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I'd like to define an unordered set of values using an Extended Backus-Naur Form (EBNF) context free grammar. It's easy to define an unordered list of values in EBNF, for example:

value = 'A' | 'B' | 'C';
list = value, {',', value};

However, I'm having doubts it can be done for an unordered set.

Below are examples of valid unordered sets of values:

A, B, C, D
A, B, D, C
A, D, C, B
...
D, C, B, A

Whilst invalid lists would be:

A, A, C, D
B, C, C, B
A, A, A, A
...

or lists of arbitrary length.

A, A, B, C, D, A
A, B, C, D, A, B, C, D
...
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You can define sets by defining multiple non-terminal productions for each possible state of the set, but it would mean n! (or worse) productions :) –  Dai Jun 4 at 6:06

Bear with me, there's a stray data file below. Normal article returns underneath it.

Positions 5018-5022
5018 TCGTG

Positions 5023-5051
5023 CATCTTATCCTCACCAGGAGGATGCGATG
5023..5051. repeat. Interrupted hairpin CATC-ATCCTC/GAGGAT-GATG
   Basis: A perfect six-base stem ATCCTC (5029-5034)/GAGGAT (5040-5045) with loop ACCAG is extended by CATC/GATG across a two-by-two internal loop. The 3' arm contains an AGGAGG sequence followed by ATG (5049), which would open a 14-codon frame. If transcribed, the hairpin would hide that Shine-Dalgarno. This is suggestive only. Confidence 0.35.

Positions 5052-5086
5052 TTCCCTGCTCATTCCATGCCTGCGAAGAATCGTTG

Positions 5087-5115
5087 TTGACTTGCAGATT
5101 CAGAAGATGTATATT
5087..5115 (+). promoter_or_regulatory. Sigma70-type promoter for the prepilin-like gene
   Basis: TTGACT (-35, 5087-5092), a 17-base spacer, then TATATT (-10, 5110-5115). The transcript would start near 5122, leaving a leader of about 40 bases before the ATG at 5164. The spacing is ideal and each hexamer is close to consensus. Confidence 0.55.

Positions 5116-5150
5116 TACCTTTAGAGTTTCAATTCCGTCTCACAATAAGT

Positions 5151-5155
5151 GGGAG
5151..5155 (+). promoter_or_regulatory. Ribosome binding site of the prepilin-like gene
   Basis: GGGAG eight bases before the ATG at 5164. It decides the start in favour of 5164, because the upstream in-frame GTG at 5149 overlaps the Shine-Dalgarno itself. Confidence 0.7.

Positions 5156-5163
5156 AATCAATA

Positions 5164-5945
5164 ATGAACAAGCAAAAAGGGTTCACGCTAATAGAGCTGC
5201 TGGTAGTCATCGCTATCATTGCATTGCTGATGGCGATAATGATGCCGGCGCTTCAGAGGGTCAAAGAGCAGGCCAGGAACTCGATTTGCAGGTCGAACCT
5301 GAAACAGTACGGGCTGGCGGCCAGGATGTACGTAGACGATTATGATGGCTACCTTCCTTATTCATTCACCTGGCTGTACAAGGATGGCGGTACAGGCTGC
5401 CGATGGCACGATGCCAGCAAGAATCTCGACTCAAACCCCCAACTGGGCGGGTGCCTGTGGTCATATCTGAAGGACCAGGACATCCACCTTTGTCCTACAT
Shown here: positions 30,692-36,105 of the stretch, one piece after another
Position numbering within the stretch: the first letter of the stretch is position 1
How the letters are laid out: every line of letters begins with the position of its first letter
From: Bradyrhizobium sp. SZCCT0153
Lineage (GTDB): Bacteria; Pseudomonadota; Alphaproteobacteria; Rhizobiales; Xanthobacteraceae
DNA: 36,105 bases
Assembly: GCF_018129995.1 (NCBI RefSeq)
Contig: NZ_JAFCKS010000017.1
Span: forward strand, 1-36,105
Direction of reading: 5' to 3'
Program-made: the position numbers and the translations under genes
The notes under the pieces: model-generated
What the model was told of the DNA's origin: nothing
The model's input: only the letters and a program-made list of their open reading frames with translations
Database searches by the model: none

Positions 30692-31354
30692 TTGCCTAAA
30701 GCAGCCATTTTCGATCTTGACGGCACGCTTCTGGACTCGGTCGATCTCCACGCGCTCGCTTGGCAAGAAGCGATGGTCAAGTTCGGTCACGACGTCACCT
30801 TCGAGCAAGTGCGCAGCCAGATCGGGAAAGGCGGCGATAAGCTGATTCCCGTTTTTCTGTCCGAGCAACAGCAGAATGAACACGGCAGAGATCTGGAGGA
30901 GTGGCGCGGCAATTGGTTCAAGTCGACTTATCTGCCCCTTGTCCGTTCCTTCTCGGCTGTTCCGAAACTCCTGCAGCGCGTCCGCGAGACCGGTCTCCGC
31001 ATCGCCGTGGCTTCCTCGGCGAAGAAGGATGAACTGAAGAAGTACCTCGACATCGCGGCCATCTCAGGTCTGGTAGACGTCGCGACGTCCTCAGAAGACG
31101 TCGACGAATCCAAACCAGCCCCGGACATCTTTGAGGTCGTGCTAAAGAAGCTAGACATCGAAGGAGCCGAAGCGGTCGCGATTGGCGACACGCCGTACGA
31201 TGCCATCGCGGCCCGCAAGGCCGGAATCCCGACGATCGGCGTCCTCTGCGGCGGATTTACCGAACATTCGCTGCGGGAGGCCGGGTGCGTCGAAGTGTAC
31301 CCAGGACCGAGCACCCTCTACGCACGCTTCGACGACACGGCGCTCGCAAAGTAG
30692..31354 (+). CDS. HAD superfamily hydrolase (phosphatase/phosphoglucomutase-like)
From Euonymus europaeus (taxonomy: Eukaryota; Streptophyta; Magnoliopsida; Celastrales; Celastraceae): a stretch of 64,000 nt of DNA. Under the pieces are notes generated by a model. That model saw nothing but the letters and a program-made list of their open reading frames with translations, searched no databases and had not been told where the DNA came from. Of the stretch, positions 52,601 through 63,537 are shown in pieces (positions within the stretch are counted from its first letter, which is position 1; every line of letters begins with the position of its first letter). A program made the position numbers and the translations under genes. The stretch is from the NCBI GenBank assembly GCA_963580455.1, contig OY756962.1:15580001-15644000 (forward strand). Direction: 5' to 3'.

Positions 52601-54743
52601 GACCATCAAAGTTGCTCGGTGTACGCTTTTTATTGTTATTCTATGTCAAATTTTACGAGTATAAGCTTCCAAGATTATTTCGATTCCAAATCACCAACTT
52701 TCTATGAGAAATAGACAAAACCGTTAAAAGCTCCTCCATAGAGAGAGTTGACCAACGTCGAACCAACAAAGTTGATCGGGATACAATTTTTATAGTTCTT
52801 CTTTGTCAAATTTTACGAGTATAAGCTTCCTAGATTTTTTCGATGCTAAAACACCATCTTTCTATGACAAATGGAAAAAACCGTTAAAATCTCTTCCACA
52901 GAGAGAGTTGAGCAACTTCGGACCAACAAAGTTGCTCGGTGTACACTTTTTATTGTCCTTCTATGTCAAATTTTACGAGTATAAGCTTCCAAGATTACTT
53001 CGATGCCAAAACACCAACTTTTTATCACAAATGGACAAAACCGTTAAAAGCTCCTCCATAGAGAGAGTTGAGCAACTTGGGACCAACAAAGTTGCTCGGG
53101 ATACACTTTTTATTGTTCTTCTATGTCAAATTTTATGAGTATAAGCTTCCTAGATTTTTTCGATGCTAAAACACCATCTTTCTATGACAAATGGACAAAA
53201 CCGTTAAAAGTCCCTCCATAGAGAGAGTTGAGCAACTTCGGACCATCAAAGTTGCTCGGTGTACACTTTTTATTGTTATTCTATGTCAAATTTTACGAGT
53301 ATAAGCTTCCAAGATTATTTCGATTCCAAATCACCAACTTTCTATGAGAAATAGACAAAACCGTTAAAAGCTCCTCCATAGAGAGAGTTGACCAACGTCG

1 Answer 1

up vote 1 down vote accepted

You can define unordered sets in EBNF, but only by listing all possible enumerations. That's impractical for sets larger than about two elements.

The standard -- to the extent that EBNF is a standardized notation -- allows you to use English (or any other language you feel comfortable with) to describe a sequence which is not otherwise describable. For example, the EBNF for EBNF includes this production:

syntactic exception
= ? a syntactic-factor that could be replaced 
    by a syntactic-factor containing no
    meta-identifiers
  ? ;

Similarly, you could write something like:

value = 'A' | 'B' | 'C';
list = value, {',', value};
set = ? a "list" where all "value"s are unique ? ;

or perhaps

set = ? a "list" with exactly three values
        where all "value"s are unique
      ? ;

That's not much use for building a parser generator, but it might be helpful for a human reader who understands the same language as you do.

For real parser generators, a common strategy is to allow any list, which might include repeated elements, and then reject invalid lists during semantic analysis. (Or even earlier. It's not a difficult analysis.)

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Thanks @rici, good idea about setting the requirement of no repeating elements. –  LostInTheWeb Jun 5 at 0:53

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